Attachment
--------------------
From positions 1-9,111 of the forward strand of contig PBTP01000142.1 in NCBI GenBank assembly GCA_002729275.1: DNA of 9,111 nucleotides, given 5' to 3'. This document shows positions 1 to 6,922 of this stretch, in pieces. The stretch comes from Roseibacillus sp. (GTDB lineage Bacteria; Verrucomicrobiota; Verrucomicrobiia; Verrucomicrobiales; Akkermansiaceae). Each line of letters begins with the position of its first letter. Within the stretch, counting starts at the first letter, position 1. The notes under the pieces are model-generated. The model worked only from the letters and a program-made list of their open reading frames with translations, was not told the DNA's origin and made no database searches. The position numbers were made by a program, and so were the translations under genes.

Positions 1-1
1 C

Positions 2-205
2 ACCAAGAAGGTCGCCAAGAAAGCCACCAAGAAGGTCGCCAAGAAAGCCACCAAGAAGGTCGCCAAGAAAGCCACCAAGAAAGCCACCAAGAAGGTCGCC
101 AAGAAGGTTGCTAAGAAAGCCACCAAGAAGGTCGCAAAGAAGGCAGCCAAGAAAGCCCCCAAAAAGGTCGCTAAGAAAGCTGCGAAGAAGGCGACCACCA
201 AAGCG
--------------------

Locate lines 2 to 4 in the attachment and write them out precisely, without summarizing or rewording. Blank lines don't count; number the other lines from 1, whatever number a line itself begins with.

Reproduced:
Positions 1-1
1 C

Positions 2-205